Crohn's disease is an often severe gastrointestinal illness with symptoms such as abdominal pain, disabling diarrhoea, and loss of appetite. Drug treatments are limited and there is no cure.
Experts in Crohn's disease have long taken the position that the disease, whose cause is not clear, is set off by the body's immune system attacking itself, possibly due to a genetic factor. There has been accumulating evidence in recent years that the bacterium causing the cattle disease [Mycobacterium avium] subspecies paratuberculosis, or MAP, has some association with Crohn's disease and may play some role in its development. Those who claim a microbial trigger is important point to an immune reaction in some Crohn's patients to MAP and that up to 40 percent of Crohn's patients show signs of an antibody response to the MAP bacterium. Some doctors who have recorded signs of MAP in their patients and published their data, are already treating some successfully with antibiotics.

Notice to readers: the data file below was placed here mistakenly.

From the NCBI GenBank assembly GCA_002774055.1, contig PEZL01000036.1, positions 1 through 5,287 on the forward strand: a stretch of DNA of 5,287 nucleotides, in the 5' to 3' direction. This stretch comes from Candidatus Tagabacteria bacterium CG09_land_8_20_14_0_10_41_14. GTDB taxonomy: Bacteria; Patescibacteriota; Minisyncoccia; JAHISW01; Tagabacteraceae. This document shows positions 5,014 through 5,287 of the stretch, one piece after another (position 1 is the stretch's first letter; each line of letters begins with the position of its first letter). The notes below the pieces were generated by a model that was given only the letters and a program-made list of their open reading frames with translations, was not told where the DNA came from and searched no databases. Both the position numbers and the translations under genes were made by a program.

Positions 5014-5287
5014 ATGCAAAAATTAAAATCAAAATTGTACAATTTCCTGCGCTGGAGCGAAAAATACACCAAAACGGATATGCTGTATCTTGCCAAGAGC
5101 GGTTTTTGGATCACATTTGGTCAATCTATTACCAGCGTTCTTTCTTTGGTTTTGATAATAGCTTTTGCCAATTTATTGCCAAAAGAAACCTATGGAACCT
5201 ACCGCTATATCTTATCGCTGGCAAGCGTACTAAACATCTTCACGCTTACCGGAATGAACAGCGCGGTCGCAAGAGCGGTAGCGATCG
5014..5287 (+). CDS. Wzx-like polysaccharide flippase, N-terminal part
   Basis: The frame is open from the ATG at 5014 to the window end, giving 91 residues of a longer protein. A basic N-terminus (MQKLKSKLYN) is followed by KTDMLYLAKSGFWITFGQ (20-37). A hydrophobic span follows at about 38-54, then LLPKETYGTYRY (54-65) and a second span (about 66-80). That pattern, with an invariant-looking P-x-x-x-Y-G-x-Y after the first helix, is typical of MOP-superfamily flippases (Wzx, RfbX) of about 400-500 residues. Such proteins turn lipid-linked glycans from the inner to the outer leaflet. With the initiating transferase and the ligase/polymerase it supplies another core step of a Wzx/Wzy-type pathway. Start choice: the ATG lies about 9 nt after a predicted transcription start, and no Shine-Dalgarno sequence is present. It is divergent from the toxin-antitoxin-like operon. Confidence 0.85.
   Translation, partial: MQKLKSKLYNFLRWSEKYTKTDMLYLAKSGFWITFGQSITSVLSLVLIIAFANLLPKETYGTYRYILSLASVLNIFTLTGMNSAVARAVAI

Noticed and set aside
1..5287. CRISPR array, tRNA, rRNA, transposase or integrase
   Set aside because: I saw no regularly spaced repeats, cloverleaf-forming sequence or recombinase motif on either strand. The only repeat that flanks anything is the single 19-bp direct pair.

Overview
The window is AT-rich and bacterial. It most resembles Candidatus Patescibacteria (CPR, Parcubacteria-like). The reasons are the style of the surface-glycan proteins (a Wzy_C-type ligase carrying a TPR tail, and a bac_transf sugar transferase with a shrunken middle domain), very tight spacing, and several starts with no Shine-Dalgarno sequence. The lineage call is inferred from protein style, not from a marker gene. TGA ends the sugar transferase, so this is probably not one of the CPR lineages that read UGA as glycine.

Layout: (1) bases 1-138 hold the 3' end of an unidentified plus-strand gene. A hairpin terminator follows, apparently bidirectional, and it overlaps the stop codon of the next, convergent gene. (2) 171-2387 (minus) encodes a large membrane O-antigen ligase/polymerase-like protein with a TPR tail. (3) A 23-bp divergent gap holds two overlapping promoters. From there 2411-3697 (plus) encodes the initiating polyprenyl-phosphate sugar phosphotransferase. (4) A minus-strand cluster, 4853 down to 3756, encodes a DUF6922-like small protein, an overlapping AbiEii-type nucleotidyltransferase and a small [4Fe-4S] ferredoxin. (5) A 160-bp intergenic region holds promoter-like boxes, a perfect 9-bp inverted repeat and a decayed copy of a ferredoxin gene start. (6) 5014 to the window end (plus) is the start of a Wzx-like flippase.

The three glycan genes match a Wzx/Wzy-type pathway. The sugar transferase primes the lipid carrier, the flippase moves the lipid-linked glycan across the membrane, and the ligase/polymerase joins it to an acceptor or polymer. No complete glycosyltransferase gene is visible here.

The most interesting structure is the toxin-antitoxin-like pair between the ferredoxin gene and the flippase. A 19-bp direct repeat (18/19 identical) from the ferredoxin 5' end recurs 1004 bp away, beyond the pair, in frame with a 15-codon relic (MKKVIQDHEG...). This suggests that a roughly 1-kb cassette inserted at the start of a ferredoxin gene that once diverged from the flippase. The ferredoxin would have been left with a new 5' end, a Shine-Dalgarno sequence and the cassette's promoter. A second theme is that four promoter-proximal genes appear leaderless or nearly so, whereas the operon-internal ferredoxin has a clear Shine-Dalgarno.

Up to 1 in 1000 people have Crohn's disease, and 1 in 750 have ulcerative colitis. Crohn's disease is prevalent in the USA, UK, Scandinavia and in Jews of Northern European origin. At least half million people are affected in the USA.
1. The association of Crohn's GIT disease, for example, with psoriasis, arthropathies, sacroiliitis and ankylosing spondylitis suggests that increased uptake of food antigens may be a pathogenic mechanism of systemic inflammatory disease. The absorption of antigenic molecules that originate from food and/or gut microbes may initiate and then maintain inflammation in target organs.